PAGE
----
Crossbreeds: What you need to know

Friday April 25 2014

The Girolando cow. Crossbreeds offer better milk and beef production. COURTESY | NATION


Crossbreeds have continued to grace many farmers’ livestock pens with commendable success.

Most crossbreeding activities have been carried out to improve or upgrade the selected breed by tapping into the genetic prowess of the superior animal.

Often, the traits that are sought are productivity-based; milk, meat, pork and wool.

A large number of breeders concentrate more on passing on to the next generation productive traits as opposed to ecological ones, which include disease resistance, drought, thermal and vector tolerance and survival on poor quality pastures.

In crossbreeding, our key goal should be to achieve a good composite breed. That is, an animal that will require the small-holder farmer to administer fewer treatment regimes, less feeds and their management should not weigh heavily on the farmer.

A hardy and productive animal is an endearment to a farmer. Two key advantages of crossbreeding as opposed to using one pure animal are breed complementarity and hybrid vigour. Breed complementarity basically combines strengths of the two pure breeds.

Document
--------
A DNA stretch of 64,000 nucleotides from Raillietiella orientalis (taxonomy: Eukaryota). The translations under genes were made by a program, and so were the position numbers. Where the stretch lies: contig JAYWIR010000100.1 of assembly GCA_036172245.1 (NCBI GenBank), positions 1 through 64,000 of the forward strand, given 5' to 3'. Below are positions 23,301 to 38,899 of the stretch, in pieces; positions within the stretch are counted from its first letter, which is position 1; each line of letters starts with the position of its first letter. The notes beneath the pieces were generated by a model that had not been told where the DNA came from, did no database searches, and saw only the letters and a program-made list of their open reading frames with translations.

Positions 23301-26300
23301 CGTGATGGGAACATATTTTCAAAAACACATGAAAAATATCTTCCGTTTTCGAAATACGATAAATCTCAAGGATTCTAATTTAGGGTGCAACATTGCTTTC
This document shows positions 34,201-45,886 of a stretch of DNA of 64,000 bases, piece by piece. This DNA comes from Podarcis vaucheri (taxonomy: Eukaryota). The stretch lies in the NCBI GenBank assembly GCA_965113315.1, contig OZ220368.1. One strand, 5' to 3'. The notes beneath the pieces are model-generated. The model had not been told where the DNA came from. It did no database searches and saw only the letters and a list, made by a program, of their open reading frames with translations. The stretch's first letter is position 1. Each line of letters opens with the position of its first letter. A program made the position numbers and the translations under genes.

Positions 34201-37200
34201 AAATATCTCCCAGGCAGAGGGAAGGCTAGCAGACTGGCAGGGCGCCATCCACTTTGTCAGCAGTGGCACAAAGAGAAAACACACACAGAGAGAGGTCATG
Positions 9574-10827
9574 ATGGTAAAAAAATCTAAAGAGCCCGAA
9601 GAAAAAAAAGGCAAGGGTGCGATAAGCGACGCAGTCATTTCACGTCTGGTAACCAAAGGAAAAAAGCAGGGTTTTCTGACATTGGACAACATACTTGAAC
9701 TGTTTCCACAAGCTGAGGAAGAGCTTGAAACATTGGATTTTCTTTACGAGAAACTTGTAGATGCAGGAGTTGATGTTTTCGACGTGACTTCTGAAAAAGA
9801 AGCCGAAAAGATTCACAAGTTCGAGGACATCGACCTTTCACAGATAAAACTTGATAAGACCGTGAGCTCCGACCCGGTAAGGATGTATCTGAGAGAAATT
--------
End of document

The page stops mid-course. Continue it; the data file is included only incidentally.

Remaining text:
Breeders also take advantage of heterosis or hybrid vigour. Heterosis refers to the measure of the superior performance of the crossbreed compared to the pure parental breeds or average of both parents.

Crossbreeding is a process that requires thoughtful application of the breeding principles to avoid rampant and indiscriminate breeds that often have dire consequences, some of which include complete loss of indigenous qualities.

However, it is pertinent for crossbreeding to strive to establish an intricate balance between production and ecological traits and the environment.

A number of successful crossbreed stories have been reported. Breeders have carefully studied the pure breeds and undertaken intensive experimental crossbreeding before the establishment of a stable hybrid.

Most of the crossbreeds have yielded good returns in varied production systems. To mention just a few good cattle hybrids, a typical example is the Normande X Zebu cross.

This hybrid exhibits good milk production qualities as well as being well adapted for the local environments. The balance between the economic (milk production) and ecological (disease, vector and heat resistance) traits is evident in this cross. Milk productivity is greatly increased in comparison to the pure Zebu cattle.

The Girolando of Brazil is another good candidate for hybrid. It is a cross of the Holstein and the Zebu–Gir breed. The breeders have tapped into the milk production prowess of the Holstein and combined it with the ecological traits found in the Gir cattle.

The Simbrah cattle breed, a cross of the Simmental and Brahman Zebu cattle, is a renowned beef breed. It is important to note that amongst the listed successful crosses, Zebu cattle breeds are a common feature in the crossbreeding system.

The indigenous Zebu cattle boast of a wide distribution across Africa and their benefits are huge.

Dr Muchunguh is a livestock expert